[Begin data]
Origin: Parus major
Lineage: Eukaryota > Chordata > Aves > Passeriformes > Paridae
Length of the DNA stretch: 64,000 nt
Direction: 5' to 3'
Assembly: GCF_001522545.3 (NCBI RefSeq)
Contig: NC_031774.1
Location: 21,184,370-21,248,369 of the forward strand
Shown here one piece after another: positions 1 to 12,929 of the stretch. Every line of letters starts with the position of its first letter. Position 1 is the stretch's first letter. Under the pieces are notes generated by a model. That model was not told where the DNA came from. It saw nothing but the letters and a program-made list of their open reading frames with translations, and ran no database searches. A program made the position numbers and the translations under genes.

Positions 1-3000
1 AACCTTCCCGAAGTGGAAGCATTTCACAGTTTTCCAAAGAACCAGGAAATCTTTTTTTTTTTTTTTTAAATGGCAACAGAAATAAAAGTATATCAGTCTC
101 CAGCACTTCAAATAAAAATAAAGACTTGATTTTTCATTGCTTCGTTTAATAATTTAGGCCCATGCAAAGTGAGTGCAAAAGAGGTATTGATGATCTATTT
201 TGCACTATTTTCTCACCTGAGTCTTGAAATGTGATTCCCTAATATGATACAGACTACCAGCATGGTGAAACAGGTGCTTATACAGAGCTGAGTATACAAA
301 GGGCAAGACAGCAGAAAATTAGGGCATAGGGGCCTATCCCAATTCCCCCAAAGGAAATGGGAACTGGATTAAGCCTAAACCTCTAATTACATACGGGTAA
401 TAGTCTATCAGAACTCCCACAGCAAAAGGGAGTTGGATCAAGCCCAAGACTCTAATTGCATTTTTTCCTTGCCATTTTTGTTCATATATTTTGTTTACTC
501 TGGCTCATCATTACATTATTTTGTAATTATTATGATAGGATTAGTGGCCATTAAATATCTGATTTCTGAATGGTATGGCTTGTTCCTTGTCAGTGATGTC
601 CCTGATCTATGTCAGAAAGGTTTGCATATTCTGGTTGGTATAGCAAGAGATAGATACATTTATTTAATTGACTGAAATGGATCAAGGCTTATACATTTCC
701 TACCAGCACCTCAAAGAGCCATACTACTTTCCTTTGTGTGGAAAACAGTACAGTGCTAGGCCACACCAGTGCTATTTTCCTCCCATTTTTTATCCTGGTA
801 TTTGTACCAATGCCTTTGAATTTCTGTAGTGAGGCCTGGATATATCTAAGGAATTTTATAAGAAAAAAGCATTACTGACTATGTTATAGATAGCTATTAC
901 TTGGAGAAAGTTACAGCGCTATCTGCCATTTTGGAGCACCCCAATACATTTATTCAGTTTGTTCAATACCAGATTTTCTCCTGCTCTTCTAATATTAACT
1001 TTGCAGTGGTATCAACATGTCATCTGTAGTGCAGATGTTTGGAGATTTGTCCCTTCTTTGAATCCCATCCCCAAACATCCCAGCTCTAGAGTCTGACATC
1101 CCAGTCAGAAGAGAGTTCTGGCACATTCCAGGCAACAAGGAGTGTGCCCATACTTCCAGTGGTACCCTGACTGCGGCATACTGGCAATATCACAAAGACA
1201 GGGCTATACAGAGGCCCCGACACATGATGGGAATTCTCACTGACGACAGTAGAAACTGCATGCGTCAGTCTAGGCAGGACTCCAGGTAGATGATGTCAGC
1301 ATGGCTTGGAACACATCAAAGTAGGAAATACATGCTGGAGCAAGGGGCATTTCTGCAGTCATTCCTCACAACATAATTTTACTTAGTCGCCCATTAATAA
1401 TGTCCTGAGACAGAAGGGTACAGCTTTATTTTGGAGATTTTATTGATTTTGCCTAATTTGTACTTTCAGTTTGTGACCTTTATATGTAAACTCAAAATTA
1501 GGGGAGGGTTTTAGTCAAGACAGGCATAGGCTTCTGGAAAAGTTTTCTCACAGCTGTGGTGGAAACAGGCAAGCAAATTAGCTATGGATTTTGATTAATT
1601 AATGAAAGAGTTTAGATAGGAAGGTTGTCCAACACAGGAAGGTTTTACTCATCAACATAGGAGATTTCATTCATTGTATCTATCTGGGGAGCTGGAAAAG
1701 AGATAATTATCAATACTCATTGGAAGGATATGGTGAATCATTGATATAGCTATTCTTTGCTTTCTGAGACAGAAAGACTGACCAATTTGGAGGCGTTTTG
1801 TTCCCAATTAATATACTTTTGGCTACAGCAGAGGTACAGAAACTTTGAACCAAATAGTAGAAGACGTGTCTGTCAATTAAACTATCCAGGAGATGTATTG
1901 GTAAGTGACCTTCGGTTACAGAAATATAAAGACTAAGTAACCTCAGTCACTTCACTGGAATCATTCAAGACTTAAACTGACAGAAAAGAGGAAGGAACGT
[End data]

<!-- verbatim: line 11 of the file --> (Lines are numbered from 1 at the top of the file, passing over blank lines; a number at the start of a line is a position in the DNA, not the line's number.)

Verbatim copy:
101 CAGCACTTCAAATAAAAATAAAGACTTGATTTTTCATTGCTTCGTTTAATAATTTAGGCCCATGCAAAGTGAGTGCAAAAGAGGTATTGATGATCTATTT